The University of Southern Maine in recent months has proposed significant cuts to programs, faculty and staff — measures administrators say is necessary to put the school on solid financial footing while preparing for a revitalization and new investments in high-demand 21st century programs, like the university’s nascent cyber security program.
The tumult at USM has caused significant uproar among students and faculty, who are upset about the lost jobs and eliminated programs, and who have openly challenged the administration’s claims of a fiscal crisis as exaggerated or outright false.
Interim USM President David Flanagan — hired in July to spend a year doing the unpopular work of balancing the budget, in part, so the school’s eventual permanent hire can start with a clean slate next year — says the university is facing a $16 million budget gap for fiscal year 2016.
USM and University of Maine System officials have consistently said their financial problems come from a perfect storm of dropping enrollment, frozen tuition and flat funding from the state Legislature.
Now, Portland Mayor Michael Brennan is trying to prop up at least one of those three stool legs.
City Hall announced on Tuesday that Brennan went to the state capital to lobby legislators to provide the university more funding in the short-term, to buy time for the school leaders to build financial momentum behind what are expected to be more lucrative programs like cyber security.
Brennan’s proposal, which he’s pushing Portland’s sizable legislative delegation to get behind in Augusta, calls for the state to fund the university system in such a way that USM will not need to make any more faculty or program cuts for another two years.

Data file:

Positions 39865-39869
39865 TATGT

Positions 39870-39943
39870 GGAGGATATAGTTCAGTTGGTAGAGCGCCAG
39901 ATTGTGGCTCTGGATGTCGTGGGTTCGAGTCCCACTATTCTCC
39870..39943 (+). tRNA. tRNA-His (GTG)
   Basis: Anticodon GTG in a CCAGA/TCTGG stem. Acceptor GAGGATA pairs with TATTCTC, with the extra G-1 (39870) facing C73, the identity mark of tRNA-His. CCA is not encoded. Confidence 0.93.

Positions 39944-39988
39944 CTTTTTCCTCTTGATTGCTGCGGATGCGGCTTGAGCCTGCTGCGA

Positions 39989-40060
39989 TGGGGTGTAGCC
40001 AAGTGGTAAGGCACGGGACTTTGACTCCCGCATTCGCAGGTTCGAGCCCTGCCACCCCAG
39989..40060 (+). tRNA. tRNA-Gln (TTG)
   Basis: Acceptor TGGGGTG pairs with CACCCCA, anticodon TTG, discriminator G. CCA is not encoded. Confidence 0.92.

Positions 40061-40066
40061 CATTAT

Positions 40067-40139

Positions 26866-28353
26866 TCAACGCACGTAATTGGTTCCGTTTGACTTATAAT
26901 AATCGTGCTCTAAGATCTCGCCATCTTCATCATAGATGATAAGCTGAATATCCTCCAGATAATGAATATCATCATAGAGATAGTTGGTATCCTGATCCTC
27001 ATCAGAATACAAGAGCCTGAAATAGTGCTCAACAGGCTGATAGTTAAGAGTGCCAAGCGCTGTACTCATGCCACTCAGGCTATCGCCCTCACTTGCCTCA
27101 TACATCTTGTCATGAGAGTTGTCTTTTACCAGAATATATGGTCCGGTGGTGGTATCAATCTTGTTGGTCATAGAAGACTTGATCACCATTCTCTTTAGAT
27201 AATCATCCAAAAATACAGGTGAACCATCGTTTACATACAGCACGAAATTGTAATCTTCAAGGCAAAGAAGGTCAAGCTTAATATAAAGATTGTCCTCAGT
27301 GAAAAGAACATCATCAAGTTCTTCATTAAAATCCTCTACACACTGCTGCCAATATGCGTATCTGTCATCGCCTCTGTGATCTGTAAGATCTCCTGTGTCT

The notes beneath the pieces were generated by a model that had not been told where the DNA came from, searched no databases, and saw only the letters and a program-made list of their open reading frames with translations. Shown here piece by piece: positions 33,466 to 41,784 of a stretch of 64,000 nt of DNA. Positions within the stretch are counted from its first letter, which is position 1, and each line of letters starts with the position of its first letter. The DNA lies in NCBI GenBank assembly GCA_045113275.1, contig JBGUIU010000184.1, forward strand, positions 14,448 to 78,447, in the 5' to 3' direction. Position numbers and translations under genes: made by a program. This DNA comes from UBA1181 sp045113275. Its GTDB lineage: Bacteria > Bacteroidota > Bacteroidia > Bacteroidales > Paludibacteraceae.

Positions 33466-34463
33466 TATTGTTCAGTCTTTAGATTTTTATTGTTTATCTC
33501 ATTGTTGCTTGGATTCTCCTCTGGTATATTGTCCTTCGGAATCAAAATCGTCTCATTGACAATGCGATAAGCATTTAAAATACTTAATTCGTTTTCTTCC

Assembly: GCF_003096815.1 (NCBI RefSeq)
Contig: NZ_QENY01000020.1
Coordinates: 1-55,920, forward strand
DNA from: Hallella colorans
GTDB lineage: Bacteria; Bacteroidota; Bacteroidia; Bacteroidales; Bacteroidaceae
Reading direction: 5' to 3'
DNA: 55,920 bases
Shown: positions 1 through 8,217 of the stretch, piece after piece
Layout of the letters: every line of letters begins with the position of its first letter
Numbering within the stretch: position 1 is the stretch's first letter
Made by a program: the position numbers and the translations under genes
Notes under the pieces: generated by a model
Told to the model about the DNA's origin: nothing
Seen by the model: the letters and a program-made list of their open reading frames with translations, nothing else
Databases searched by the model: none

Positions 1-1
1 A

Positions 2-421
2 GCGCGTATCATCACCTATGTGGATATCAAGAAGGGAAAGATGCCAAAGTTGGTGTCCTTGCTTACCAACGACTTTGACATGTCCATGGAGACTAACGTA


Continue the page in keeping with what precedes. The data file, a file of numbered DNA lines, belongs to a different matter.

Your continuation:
The plan also seeks an additional $2 million in funding for USM to develop “retention, recruitment and marketing infrastructure to stabilize enrollment and offer a pathway to future growth,” and as much as $20 million in bond or general fund spending on research and development initiatives.
The last major bullet point of Brennan’s proposal is to have the Legislature direct system Chancellor James Page and his administration to review the system’s tuition rates, fees and financial aid packages.
The plan, at least as it was distributed publicly on Tuesday, did not include guesses as to what two years of funding with no cuts would cost, nor whether the system’s tuition rates should be increased to create revenue or lowered in an attempt to goose enrollment.
In either case, Brennan wants to see USM’s dream of becoming a dynamic “metropolitan university” — an urban engine of problem solving, innovation and, perhaps most of all, economic stimulus — realized. (In case you haven’t been following the USM saga over the past year, the pursuit of this metropolitan university vision is a major part of the school’s plan to rebound. Click here for more.)
Why does Brennan care so much about USM? One of the mayor’s main initiatives over his tenure has been to establish a research and development cluster like Silicon Valley in California, Research Triangle in North Carolina and the Route 128 Corridor in Massachusetts.
Pieces of that puzzle locally would include University of New England and the Gulf of Maine Research Institute, but it would be difficult to grow that cluster to the size Brennan wants without a thriving USM.
The more immediate question may be whether Brennan’s proposal will gain any traction in Augusta, where lawmakers will have to weigh increased university spending against other priorities — including K-12 subsidies — and where the fiscally conservative GOP controls both the Senate and the Blaine House.